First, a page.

Quantifying Threats Through Risk Measurement

By: Fran Howarth| - Leave a comment


To be effective, enterprise risk management should not merely identify risks but determine the impact of those potential threats on the enterprise. Risk measurement develops data sets that quantify the factors that could disrupt the business. It then arranges them in order of importance so that risks can be better prioritized and managed.

This technique should be throughout the risk management process, from identification through mitigation. Early on, qualitative techniques categorize which risks are the most important and most likely to occur, so planning efforts can focus on those. Then, a scaled evaluation determines the probability of each risk and parses minor from severe threats on a one-to-10 scale.

Quantitative Risk Measurement

Research from Deloitte reveals that behavioral modeling, parametric modeling and baseline protection are among the top options available for risk measurement. In terms of specific tools, RiskAMP cites the Monte Carlo simulation as the most predominant. This model forecasts the likely outcomes from the risk data that are put into its simulation. Other tools that can help quantify risks include program evaluation and review techniques, statistical sampling, sensitivity analysis, decision tree analysis, financial ratios and critical chain.

Research from AICPA found 18 percent of responding organizations use primarily qualitative risk management methods, including those in large organizations, public companies and financial services firms. Meanwhile, 54 percent use a mixture of qualitative and quantitative methods to measure risk. The remainder have zero to minimal formal assessments of the risks they face.

The Challenge of Poor Data Quality

But the results from any tool are only as good as the data you put in. Many enterprises struggle with the volume of data they collect, much of which exists in organizational silos. Information needs to be aggregated across functional areas so risk management strategies can be set at an organizational level.

Another problem with data quality lies in information related to cyber risks. Since many incidents are not reported, it can be difficult to quantify the volume, frequency and likelihood of attacks with a high degree of accuracy. Risk management strategies become better informed as information sharing increases and threat intelligence feeds are more widely available from a variety of sources.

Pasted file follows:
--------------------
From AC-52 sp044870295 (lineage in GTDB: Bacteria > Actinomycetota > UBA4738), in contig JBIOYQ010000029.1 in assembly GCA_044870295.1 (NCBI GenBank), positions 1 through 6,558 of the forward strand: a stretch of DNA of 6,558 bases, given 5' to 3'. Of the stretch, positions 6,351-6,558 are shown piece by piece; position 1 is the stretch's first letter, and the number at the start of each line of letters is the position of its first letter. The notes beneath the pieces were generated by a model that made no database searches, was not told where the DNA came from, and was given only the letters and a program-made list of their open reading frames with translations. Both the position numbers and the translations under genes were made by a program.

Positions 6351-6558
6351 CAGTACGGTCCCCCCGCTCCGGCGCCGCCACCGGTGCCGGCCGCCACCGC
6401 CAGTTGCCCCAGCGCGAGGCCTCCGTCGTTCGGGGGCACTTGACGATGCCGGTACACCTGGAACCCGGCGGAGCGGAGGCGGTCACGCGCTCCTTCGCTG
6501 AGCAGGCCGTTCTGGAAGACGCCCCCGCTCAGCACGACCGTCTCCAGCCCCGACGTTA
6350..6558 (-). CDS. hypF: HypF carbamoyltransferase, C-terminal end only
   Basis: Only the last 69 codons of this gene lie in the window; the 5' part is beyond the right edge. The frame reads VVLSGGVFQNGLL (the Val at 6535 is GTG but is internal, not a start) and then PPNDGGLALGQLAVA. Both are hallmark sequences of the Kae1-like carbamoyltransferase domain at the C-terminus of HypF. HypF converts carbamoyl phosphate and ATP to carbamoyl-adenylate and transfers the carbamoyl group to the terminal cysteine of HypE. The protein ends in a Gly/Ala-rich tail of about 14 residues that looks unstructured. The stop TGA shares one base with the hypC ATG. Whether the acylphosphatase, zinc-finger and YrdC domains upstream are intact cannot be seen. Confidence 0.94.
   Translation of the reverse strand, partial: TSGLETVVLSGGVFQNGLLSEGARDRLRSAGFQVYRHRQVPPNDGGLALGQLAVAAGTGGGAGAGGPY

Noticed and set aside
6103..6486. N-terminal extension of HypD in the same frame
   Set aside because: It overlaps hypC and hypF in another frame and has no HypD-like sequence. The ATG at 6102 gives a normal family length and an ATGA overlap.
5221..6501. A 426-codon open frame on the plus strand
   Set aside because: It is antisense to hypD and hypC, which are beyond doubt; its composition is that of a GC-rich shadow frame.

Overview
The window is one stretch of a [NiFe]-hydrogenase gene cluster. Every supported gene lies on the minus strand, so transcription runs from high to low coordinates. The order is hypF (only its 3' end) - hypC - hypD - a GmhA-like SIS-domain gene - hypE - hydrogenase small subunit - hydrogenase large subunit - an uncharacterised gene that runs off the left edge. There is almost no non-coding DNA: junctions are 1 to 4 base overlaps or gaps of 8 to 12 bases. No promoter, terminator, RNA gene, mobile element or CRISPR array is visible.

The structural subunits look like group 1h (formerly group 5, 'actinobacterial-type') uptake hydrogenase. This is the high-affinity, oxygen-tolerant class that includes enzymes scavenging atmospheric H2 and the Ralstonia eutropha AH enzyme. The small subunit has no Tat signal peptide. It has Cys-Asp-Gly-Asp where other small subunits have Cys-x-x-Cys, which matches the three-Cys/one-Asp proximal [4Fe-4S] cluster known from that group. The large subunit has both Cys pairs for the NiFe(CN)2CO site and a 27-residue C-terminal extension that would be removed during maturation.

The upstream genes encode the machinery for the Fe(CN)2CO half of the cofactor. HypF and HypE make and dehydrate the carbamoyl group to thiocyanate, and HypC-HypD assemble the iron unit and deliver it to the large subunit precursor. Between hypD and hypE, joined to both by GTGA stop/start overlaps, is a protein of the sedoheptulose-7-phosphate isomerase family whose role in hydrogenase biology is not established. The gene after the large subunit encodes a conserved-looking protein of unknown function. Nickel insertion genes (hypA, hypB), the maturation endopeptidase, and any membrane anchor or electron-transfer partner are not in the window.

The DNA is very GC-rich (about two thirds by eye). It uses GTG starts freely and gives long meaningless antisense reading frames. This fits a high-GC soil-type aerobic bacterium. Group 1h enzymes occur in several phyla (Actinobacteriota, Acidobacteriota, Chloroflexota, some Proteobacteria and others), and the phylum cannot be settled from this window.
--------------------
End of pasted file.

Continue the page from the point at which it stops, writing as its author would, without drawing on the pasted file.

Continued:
Industry Standards

There are standards and frameworks available to help organizations to improve their risk management practices. The National Institute of Standards and Technology has published a Framework for Improving Critical Infrastructure Cybersecurity to help organizations improve their security programs. For risk management purposes, it recommends standards such as ISO 31000, ISO 27005 and its own SP 800-396 244.

The ability to effectively measure risk is essential to improve resiliency efforts and enhance enterprise security, but it isn’t an exact science. High-quality data is the best way to ensure an informed outcome.

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About The Author

Fran Howarth

Freelance Writer

Fran Howarth is an industry analyst and writer specializing in cybersecurity. She has worked within the security technology sector for more than 25 years in an advisory capacity as an analyst, consultant and writer. Fran focuses on the business needs for security technologies, with a focus on emerging technology sectors. Current areas of focus include cloud security, data security, identity and access management, network and endpoint security, security intelligence and analytics and security governance and regulations. Fran can be reached at fhowarth@gmail.com.

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